Medieval Catharism


 Medieval Catharism was widespread throughout Occitania (currently the South of France) and the kingdoms of Aragon, Navarre, Italy, Germany and Flanders, from the 11th till the be­ginning of the 14th century. Catharism succeeded the spiritual tradition of Slavic and Balkan Bogomilism, and went even fur­ther back in history.

Cathars lived a simple life. They shared what they had, fed the needy, provided em­ployment in their artisan workshops, and consoled and cared for the sick...

They lived according to the virtues of good: unlimited kindness, perfect purity, sa­cred love, peace, divine wisdom and divine justice. They did not reject anyone. Cathars were a peaceful people who found millions of followers throughout the world. In Europe alone, more than 50 million people followed Catharism. In all places where Cathar values were accepted, people lived in societies ahead of their time, with a material and spiritual prosperity that was unknown in neighbouring feudal societies.

Official history does not usually value the strength and devel­opment of Catharism in Spain (mostly in Catalonia). It was the homeland of the last Cathar Perfect, Guillaume Bélibaste, who was burned at the stake in the castle of Villerouge-Termenes in 1321. Just before his death, Bélibaste proclaimed his famous prophecy:

‘In seven hundred years the laurel will become green again, good people will return’. Today is the time of the fulfilment of this prophecy.

Cathars considered the laurel to be the sacred symbol of pure love. When inquisi­tors executed Cathars, the martyrs said: ‘The laurel wilts. Pure love fades’. But they possessed holy faith and knew that one day the laurel would become green again.

In fact, almost nothing remained of the Cathars. Most traces of their memory were erased. Those who sympathized with them perished in the bonfires of the Inquisition. They suffered an external defeat, but spiritually, they overcame the Inquisition who could neither break their will, nor their spirit of love.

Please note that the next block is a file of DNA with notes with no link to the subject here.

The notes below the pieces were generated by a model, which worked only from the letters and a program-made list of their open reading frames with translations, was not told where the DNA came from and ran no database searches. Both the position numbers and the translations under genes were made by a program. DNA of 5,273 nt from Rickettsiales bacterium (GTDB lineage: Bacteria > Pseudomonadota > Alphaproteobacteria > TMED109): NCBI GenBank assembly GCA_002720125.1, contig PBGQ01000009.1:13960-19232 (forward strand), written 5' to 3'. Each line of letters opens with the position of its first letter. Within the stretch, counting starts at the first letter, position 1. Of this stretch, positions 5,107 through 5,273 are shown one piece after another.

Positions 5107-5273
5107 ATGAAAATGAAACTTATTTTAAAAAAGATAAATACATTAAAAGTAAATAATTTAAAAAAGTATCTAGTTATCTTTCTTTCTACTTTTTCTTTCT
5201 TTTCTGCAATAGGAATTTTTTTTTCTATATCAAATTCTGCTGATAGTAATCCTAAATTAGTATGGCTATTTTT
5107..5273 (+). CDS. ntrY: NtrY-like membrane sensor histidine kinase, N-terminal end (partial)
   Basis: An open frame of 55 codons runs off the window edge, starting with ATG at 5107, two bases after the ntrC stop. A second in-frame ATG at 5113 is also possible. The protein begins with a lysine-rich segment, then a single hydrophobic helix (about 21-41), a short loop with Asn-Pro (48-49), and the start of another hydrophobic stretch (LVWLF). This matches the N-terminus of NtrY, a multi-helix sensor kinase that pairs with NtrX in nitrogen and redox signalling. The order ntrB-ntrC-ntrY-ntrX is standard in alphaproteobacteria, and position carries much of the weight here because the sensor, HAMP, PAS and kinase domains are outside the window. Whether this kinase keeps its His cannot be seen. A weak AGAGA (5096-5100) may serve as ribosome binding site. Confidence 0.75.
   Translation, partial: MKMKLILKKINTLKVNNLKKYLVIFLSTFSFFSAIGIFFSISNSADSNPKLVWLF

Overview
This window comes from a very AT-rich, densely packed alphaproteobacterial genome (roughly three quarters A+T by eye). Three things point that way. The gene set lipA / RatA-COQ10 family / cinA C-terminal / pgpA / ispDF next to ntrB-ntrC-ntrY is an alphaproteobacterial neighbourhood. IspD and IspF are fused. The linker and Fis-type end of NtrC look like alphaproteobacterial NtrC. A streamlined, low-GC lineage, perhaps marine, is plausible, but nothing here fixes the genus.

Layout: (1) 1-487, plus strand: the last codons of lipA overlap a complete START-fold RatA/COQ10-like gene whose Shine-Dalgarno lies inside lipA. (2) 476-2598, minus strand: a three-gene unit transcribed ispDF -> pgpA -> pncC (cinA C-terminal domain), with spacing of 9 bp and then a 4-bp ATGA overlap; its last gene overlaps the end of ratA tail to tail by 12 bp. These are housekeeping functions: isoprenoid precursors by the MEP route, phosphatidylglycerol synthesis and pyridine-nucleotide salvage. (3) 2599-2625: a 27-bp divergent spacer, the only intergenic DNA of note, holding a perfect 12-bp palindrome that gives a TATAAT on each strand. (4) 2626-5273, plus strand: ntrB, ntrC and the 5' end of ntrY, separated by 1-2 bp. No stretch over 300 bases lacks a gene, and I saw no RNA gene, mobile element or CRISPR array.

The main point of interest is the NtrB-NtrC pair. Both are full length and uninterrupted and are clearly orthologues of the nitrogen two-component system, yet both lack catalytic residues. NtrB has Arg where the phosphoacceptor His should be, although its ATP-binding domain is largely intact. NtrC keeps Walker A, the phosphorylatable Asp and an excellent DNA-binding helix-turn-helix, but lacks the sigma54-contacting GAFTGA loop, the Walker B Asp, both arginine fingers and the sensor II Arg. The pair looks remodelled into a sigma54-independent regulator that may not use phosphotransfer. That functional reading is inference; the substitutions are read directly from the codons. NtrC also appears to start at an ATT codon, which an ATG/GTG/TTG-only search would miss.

Prominent contemporary philosopher and humanist John Bo­gomil accepted the sacred task of rehabilitating Catharism. ‘Ca­thars have great love’ he writes in one of his many books , ‘they perceive man as a divinity who has descended from heaven.’

John Bogomil conceptualizes the phenomenon of Catharism in a new way. He has penetrated Cathar metaphysics, and considers the majority of memories and historical chronicles about Cathars to be terribly distorted. People called them sim­ply ‘good men’ (bonshomes)* and ‘good women’ (bonas donas).

The Cathar influence

Cathars made a very big contribution to European culture, and laid the foundations for its most eminent achievements. Ramon Llull, Leonardo da Vinci, Miguel de Cervantes, Shake­speare and Beethoven are some of the most brilliant represent­atives of Catharism in its widest sense.

Catharism greatly influenced democratic processes, both in Europe and in the rest of the world. It was the Cathars who created the motto of ‘freedom, equality and brotherhood’ as the basis of a prosperous civilization.

Freedom is perceived as a creative discovery of the personal spiritual potential of each and every inhabitant of the Earth. Equality is an important benefaction, because every person should be considered equally. Brotherhood is a wonderful dialogue of love, where each individual is regarded as a brother or sister in a big universal family. Modern day Catharism is a fresh source for the restoration of a healthy, peaceful and pros­perous society, based on archetypal spiritual values.